Harry O. Warren

Harry O. Warren

Harry O. Warren was an avid member of the UCSC Arboretum who bequested support for the Arboretum as well as the Agroecology Program. 

Harry O. Warren was a native San Franciscan who loved gardens throughout his life and was especially interested in proteas. From his early childhood he loved to grow plants and had hoped to one day own a nursery. World War II erupted just as he was completing high school, and he joined the U.S. Navy and later the U.S. Marines. Upon his honorable discharge he returned to San Francisco. He lived his entire adult life in a Divisedaro apartment where he grew plants both inside and in containers on the patio. One of his friends volunteered that every square inch was covered in plants.

David Jones, a worldwide authority on orchids, and Nancy Cavenaugh, longtime member of the Arboretum Associates, remember his visits to the UC Santa Cruz Arboretum. It was his love for growing protea flowers, an exotic plant native to Australia and South Africa, that brought him to the Arboretum. They remembered him as an unassuming, unpretentious man who would ask numerous questions and listen intently to the answers. He would purchase protea plants, more often than not for a friend.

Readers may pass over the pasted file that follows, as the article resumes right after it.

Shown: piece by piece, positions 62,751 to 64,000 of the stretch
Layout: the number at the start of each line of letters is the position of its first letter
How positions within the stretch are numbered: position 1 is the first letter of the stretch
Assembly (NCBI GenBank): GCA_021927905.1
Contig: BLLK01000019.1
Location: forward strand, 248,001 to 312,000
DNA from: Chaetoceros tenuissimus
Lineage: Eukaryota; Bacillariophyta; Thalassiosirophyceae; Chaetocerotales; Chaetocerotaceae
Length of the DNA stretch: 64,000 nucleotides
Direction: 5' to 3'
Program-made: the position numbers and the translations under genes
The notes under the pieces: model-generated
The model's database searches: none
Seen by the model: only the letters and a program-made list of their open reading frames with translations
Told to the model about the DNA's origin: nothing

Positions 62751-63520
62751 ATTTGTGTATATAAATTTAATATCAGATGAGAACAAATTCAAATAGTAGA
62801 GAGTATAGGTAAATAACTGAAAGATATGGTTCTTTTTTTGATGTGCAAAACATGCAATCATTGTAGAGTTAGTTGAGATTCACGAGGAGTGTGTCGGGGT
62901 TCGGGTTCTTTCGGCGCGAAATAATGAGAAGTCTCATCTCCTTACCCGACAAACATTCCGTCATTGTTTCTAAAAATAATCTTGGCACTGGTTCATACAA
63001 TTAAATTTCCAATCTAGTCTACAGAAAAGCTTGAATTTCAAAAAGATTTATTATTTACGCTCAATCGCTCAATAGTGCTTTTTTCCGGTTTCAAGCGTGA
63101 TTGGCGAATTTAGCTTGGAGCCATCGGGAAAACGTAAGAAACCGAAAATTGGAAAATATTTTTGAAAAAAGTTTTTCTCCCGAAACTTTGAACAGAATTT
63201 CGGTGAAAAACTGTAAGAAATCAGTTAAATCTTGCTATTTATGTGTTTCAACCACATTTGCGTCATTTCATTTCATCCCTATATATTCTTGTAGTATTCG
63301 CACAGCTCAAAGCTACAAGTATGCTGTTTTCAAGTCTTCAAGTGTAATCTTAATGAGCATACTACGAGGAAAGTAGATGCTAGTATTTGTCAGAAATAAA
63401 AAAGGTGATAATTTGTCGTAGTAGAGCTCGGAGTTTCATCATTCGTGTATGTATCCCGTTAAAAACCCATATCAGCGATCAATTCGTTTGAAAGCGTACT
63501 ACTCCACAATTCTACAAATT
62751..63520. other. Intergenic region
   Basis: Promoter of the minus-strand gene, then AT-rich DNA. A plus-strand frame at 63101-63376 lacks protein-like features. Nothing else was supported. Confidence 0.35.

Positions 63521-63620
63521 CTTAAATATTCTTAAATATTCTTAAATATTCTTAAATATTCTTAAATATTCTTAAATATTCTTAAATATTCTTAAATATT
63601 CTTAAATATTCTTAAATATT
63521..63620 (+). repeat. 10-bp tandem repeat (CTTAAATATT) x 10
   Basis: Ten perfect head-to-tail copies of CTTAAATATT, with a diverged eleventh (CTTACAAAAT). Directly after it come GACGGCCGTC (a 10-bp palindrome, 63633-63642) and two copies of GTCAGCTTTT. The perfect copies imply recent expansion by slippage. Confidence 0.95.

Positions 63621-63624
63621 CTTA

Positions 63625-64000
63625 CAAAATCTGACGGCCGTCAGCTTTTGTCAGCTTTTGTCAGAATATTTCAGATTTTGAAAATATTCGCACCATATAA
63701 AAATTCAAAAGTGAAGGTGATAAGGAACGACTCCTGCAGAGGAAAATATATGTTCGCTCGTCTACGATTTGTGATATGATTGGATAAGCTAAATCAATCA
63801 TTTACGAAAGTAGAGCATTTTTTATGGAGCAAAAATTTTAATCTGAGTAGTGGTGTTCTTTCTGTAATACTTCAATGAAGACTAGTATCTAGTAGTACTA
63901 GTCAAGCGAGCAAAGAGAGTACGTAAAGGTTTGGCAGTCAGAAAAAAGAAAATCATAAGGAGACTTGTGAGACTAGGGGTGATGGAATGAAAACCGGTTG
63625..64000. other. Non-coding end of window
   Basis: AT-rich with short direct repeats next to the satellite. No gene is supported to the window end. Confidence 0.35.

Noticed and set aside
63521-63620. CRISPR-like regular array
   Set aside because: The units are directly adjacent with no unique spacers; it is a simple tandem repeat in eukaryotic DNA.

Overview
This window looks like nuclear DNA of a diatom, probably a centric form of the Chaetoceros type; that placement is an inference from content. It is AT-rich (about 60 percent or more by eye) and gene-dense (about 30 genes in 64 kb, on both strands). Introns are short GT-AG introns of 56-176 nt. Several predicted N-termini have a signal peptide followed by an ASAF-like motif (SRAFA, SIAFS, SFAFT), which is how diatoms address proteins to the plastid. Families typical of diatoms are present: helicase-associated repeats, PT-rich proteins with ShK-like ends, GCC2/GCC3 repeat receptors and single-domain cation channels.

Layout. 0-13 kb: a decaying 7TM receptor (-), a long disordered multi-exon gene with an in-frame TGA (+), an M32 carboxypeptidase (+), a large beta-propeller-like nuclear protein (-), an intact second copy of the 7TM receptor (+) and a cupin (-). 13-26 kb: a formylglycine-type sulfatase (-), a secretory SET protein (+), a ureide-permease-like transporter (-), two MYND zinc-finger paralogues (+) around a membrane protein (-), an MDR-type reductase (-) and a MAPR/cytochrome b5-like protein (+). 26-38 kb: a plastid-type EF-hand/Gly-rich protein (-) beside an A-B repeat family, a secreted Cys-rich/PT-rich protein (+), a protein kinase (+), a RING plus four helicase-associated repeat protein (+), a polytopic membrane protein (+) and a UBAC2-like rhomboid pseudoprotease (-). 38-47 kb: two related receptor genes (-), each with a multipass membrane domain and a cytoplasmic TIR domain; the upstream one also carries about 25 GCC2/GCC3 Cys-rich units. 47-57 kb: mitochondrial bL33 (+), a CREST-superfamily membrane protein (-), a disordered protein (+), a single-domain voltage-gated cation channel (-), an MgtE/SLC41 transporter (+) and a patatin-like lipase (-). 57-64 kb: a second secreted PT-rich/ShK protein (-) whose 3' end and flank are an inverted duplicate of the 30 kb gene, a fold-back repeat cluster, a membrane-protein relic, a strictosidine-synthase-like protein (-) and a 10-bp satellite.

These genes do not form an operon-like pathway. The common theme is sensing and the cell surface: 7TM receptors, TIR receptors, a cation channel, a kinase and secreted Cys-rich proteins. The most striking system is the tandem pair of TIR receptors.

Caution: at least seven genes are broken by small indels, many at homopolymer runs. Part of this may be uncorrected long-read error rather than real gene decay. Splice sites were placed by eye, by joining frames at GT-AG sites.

It came as a surprise to both the Arboretum and the Agroecology program when, upon his death in 1986, Harry Warren left a $600,000 bequest to establish endowments benefiting both the UC Santa Cruz Arboretum and the Agroecology Program (known today as the Center for Agroecology & Sustainable Food Systems or CASFS. Through this generous bequest the Arboretum established the Harry O. Warren Curatorship for New Zealand Plants. Thomas Sauceda was appointed the first curator and still maintains the post today.

The CASFS portion of the bequest was used to set up a fund to maintain the program's facilities. Prior to this, the center had no maintenance budget at all and had to struggle through small grants and sales of flowers and produce from the Farm and Garden to generate income for that purpose. The endowment is crucial in keeping the Farm and Garden facilities operational, safe, and in good condition, in order to support the center's extensive programs in education, training, outreach, and community service.

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